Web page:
When Research for a Story turns Questionable
by Melissa J. Crispin
A fun fact about me: I love the idea of putting a spin on fairy tales and legends.
To prove this, I have written a Beauty and the Beast retelling called The Crimson Curse that was released with Roane Publishing last year. My twist on the classic story was to make Beast a woman.
Just the other day, I began a new tale that will be a Robin Hood retelling. Without giving too much away, I will divulge that one of the characters is going to die a suspicious death. I wanted to make sure that whatever I wrote into the story would be believable, and so I turned to Google and began searching for information. Some of my searches were mundane. They were related to things like…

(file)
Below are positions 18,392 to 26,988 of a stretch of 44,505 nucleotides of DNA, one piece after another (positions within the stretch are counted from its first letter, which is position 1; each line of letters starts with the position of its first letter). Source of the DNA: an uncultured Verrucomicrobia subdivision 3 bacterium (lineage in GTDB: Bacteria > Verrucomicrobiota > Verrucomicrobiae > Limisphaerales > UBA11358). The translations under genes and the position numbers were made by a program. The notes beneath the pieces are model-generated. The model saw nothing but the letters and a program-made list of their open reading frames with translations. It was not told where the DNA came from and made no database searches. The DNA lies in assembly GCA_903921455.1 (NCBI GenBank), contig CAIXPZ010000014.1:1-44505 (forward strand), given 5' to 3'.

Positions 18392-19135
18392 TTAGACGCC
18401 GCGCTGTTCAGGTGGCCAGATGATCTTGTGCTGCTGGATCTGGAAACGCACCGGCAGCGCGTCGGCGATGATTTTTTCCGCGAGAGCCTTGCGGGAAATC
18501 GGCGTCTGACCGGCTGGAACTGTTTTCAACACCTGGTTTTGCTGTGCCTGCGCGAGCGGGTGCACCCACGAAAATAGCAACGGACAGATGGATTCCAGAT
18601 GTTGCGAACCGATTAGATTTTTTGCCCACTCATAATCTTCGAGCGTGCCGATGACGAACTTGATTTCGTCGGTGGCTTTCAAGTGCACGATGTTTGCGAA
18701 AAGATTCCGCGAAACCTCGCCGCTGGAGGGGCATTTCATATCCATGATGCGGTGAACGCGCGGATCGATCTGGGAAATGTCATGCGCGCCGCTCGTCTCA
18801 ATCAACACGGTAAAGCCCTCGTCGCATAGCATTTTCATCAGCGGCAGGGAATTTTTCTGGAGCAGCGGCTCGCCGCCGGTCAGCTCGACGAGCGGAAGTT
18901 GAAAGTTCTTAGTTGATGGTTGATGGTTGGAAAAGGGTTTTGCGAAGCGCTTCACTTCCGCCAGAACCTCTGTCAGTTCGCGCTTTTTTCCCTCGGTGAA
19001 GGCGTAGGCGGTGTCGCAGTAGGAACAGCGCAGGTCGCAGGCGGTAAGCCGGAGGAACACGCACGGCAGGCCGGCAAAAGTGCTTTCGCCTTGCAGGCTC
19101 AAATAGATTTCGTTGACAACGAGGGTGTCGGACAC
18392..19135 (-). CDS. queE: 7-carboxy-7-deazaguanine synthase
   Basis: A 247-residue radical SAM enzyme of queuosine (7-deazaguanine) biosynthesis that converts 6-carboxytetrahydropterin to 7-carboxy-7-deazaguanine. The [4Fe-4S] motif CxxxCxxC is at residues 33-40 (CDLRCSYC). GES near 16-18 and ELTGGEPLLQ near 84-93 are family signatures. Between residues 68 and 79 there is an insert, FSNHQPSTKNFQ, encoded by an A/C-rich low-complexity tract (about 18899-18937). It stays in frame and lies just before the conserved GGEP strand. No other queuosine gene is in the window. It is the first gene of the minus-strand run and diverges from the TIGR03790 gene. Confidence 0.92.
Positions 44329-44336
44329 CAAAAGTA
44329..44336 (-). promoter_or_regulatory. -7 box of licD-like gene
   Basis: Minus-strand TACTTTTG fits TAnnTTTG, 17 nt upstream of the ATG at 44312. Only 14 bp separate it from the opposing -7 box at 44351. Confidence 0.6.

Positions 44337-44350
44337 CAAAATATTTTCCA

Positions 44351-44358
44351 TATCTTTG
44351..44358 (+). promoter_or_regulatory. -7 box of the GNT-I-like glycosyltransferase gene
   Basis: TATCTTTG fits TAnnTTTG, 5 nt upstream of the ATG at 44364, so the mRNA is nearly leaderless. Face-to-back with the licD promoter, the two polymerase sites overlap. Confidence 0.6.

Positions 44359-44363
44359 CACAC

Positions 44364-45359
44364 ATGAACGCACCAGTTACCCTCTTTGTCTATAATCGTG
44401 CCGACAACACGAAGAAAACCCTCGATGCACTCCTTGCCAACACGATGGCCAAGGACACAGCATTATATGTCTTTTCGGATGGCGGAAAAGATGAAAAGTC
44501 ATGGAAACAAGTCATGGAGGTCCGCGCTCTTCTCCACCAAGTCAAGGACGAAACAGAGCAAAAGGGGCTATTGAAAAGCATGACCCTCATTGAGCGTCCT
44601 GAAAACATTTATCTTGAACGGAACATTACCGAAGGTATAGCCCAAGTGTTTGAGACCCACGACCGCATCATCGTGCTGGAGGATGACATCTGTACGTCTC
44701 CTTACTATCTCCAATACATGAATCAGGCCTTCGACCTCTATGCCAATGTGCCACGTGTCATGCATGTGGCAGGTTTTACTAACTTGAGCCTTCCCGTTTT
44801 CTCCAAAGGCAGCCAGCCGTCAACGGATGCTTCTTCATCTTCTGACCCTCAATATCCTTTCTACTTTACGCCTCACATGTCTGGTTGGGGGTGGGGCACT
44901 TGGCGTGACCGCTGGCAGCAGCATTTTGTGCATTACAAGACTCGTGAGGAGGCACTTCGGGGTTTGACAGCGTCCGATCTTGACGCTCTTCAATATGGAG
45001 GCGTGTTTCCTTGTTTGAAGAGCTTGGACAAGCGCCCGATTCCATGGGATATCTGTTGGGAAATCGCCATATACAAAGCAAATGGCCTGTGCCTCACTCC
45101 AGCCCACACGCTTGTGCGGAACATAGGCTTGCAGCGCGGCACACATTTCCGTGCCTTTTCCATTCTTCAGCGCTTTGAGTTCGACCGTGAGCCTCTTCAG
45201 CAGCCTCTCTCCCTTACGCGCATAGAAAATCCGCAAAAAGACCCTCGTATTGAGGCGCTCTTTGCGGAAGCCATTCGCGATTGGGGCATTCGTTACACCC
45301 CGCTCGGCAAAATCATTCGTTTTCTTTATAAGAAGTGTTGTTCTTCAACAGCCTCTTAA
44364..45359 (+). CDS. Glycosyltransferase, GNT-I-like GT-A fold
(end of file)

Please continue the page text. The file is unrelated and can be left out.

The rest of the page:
- Drinkware and attire in medieval times
- Common Old English phrases
- Daily life of noble men in the middle ages
These helped to shape the era in my mind and gather various traits and physical descriptions for characters. But then, my later searches morphed into topics of a more questionable nature. Those touched on subjects such as…
- Poisonous plants
- Followed by several searches of… [poisonous plant name] overview, symptoms, effects, etc
- Tasteless, colorless, odorless lethal poisons
It occurred to me that my recent browsing history could potentially be unsettling to someone who didn’t know me. Also, in the event that someone died from food poisoning in my area, I’d be a prime suspect! I could just imagine myself trying to explain to authorities that all of my research was only for a story.
I’m sure that other writers have found themselves researching strange, unusual, and at times, morbid themes for the sake of a compelling story. Have you ever searched for information and hoped no one ever found out about it?
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